Extension of UNRES Force Field to Treat Polypeptide Chains with d-Amino Acid Residues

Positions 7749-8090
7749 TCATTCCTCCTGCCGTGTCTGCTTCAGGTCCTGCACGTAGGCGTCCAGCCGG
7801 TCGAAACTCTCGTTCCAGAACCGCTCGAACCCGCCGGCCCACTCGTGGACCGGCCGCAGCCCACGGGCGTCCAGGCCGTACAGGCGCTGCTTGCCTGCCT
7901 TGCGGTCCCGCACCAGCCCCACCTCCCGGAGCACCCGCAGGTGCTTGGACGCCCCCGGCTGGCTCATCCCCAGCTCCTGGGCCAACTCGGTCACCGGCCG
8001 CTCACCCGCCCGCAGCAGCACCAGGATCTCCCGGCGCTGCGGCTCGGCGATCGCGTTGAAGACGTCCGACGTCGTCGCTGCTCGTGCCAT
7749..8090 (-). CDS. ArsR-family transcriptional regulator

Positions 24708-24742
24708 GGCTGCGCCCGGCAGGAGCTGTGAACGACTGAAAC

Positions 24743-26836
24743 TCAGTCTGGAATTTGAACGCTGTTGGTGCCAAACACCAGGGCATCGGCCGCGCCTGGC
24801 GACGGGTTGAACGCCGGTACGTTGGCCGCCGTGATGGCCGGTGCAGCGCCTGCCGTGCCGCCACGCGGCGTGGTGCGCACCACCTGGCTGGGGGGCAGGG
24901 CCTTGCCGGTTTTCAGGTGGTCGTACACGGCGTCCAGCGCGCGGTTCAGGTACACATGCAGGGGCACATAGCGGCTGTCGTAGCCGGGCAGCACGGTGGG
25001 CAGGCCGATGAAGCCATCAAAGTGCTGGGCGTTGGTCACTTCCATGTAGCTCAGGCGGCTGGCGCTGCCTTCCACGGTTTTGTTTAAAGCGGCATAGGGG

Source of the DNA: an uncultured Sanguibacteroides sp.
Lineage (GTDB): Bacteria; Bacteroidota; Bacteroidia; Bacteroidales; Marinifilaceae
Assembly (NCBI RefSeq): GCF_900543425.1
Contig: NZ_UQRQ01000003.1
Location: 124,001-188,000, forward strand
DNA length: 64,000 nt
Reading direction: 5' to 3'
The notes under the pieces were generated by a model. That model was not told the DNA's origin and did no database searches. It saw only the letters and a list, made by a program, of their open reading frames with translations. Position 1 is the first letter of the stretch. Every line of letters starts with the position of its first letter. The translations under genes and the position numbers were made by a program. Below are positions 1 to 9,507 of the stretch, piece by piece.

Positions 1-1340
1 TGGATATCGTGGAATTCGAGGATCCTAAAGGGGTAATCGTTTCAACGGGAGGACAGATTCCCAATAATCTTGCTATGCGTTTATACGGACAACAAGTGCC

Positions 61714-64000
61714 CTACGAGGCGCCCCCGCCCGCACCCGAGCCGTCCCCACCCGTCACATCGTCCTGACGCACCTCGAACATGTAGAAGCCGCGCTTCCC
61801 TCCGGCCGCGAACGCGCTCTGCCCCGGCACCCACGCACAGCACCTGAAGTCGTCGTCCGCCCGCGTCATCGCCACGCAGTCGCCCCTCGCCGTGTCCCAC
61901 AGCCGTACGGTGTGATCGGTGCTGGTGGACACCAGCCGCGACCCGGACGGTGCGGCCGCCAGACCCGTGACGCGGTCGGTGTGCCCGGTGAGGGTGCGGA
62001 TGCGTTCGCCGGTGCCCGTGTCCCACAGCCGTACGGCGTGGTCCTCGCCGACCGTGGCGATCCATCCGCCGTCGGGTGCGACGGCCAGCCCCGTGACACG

Coarse-grained force fields for protein simulations are usually designed and parametrized to treat proteins composed of natural l-amino acid residues. However, d-amino acid residues occur in bacterial, fungal (e.g., gramicidins), as well as human-designed proteins. For this reason, we have extended the UNRES coarse-grained force field developed in our laboratory to treat systems with d-amino acid residues. We developed the respective virtual-bond-torsional and double-torsional potentials for rotation about the Cα···Cα virtual-bond axis and two consecutive Cα···Cα virtual-bond axes, respectively, as functions of virtual-bond-dihedral angles ?. In turn, these were calculated as potentials of mean force (PMFs) from the diabatic energy surfaces of terminally blocked model compounds for glycine, alanine, and proline. The potential-energy surfaces were calculated by using the ab initio method of molecular quantum mechanics at the M?ller?Plesset (MP2) level of theory and the 6-31G(d,p) basis set, with the rotation angles of the peptide groups about Ci?1α···Ciα (?(1)) and Ciα···Ci+1α (?(2)) used as variables, and the energy was minimized with respect to the remaining degrees of freedom. The PMFs were calculated by numerical integration for all pairs and triplets with all possible combinations of types (glycine, alanine, and proline) and chirality (d or l); however, symmetry relations reduce the number of nonequivalent torsional potentials to 13 and the number of double-torsional potentials to 63 for a given C-terminal blocking group. Subsequently, one- (for torsional) and two-dimensional (for double-torsional potentials) Fourier series were fitted to the PMFs to obtain analytical expressions. It was found that the torsional potentials of the x?Y and X?y types, where X and Y are Ala or Pro, respectively, and a lowercase letter denotes d-chirality, have global minima for small absolute values of ?, accounting for the double-helical structure of gramicidin A, which is a dimer of two chains, each possessing an alternating d-Tyr?l-Tyr sequence, and similar peptides. The side-chain and correlation potentials for d-amino acid residues were obtained by applying the reflection about the Ci?1α···Ciα···Ci+1α plane to the respective potentials for the l-amino acid residues.